posted by PapaLobo at 9:57 AM on October 22, 2011


I read every single one of those captions to see if one was sneakily different and now I feel cheated and betrayed.

Well you failed. Top one's got a missing space where the rest do not.
posted by floam at 9:58 AM on October 22, 2011 [2 favorites]


WHAT DOES IT MEAN?
posted by floam at 9:59 AM on October 22, 2011


Injuries are apparently uncommon

That statement is meaningless without elaboration on what, specifically, constitutes an "injury," what is considered "common," and how much investigation was done by the person to whom this was "apparent."
posted by The World Famous at 10:02 AM on October 22, 2011 [1 favorite]


> He says that away from the most dangerous parts of the process, men would often be half–naked because it was so damn hot working with fresh metal.

No offense, Jehan, but after reading your description I can't stop thinking of this.
posted by mosk at 10:34 AM on October 22, 2011 [5 favorites]


Injuries are apparently uncommon

There's nothing common about get splashed across the face with molten iron, so this is no surprise...
posted by Pantengliopoli at 10:46 AM on October 22, 2011 [2 favorites]


Redhush: "Injuries are apparently uncommon

Unlike fireworks....
"

Yeah, that's good. Since losing holiday pay due to be splattered with molten iron SUCKS! Seriously. Ruined my Labor Day weekend, let me tell you...
posted by Samizdata at 10:56 AM on October 22, 2011 [1 favorite]


How can they not be wearing any eye protection?

That's nuts.
posted by Skygazer at 10:59 AM on October 22, 2011


Adding the throwing of molten iron to my list of things to include in the greatest IMAX movie ever.
posted by Slack-a-gogo at 11:04 AM on October 22, 2011 [1 favorite]


Afterwards does the concrete wall with all of the iron splatters become it's own piece of art?
posted by Slack-a-gogo at 11:12 AM on October 22, 2011


DIY cupola furnace

Get busy!
posted by warbaby at 11:18 AM on October 22, 2011 [1 favorite]


The family of a childhood friend owned a small foundry with a blast furnace. The working guys usually wore a small leather apron and not much else. Theoretically, the heat (2300 degrees?) generated a lot of sweat, and the spark pops would cool sufficiently on contact with the sweat to drop off harmlessly, as opposed to almost instantly igniting any clothing one might wear other than leather. I think I also remember that the showers of sparks were caused by the slag burning off, rather than the pure molten iron, so that must have lowered the temperature, say, three hundred degrees or so on contact.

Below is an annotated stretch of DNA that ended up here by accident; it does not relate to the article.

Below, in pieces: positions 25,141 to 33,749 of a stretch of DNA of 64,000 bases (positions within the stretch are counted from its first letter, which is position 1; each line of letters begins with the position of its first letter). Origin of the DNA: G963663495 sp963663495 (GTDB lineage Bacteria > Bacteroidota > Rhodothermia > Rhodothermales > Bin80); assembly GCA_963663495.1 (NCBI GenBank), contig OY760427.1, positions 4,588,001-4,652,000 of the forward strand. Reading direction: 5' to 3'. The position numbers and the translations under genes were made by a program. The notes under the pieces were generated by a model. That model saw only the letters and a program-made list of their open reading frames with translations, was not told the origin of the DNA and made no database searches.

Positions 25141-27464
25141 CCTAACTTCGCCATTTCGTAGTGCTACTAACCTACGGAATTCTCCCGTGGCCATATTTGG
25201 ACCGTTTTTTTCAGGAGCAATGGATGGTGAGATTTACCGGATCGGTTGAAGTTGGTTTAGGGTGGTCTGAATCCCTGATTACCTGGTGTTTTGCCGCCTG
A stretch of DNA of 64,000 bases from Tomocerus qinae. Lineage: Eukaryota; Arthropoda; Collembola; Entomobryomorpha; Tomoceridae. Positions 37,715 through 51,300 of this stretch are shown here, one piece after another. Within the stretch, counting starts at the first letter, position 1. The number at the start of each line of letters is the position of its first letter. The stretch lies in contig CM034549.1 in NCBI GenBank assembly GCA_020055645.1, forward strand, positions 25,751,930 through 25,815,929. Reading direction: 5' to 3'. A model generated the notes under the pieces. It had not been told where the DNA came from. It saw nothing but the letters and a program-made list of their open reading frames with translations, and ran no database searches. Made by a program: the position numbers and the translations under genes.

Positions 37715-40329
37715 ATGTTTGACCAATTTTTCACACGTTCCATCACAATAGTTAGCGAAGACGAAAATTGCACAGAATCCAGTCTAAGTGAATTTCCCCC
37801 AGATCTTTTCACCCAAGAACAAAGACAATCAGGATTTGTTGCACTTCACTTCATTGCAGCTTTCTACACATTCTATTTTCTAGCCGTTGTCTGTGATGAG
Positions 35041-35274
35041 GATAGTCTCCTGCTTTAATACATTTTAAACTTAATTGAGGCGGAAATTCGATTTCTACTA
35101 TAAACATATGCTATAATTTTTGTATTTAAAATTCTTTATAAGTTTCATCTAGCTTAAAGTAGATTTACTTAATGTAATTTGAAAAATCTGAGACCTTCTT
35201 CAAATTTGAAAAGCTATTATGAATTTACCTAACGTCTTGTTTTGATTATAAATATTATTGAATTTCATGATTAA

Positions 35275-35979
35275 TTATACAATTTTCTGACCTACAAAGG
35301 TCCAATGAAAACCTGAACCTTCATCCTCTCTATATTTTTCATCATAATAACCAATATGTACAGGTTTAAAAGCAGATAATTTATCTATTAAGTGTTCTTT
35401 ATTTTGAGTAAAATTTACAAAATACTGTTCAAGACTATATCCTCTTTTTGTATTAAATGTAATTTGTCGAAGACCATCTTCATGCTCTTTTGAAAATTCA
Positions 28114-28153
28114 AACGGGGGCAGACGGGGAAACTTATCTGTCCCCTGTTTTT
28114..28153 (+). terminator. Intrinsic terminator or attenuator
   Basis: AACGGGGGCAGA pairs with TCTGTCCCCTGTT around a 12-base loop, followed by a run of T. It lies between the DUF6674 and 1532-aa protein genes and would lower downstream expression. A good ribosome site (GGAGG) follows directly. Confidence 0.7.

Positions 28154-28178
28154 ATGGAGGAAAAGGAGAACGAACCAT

I do know that a two inch thick sirloin on a steel plate peel inserted at the crucible pour lip would come out three seconds later at a perfect "Pittsburgh." Ah, good times...
posted by halfbuckaroo at 2:07 PM on October 22, 2011 [4 favorites]


I ... uh ... that's ... uh ... wow ... and a HAT?

Chinese hipsters get irony wrong.
posted by hal9k at 3:30 PM on October 22, 2011


I used to help pour iron with a crew of metal artists. It is indeed great fun to fling molten iron at a wall. As satisfying as the shower of sparks is the sound -- like a popcorn popper the size of a cement mixer, followed by the hiss and tinkle of cooling iron droplets hitting the ground.

And the smell! There's something really satisfying and primal about the smell of hot iron.

(I was hatless, but wearing a leather apron, safety goggles, and seriously thick elbow-length gloves. There were no sheepskins involved, AFAIK.)
posted by BitterOldPunk at 5:35 PM on October 22, 2011


I liked the part where a performer sprays molten iron against a concrete wall to celebrate the Lantern Festival in Nuanquan town of Yuxian County, Hebei province, February 16, 2011.
posted by kcds at 7:03 PM on October 22, 2011 [6 favorites]


This is going on my list of "Things To Do" right after Anvil Tossing
posted by ninazer0 at 8:18 PM on October 22, 2011 [1 favorite]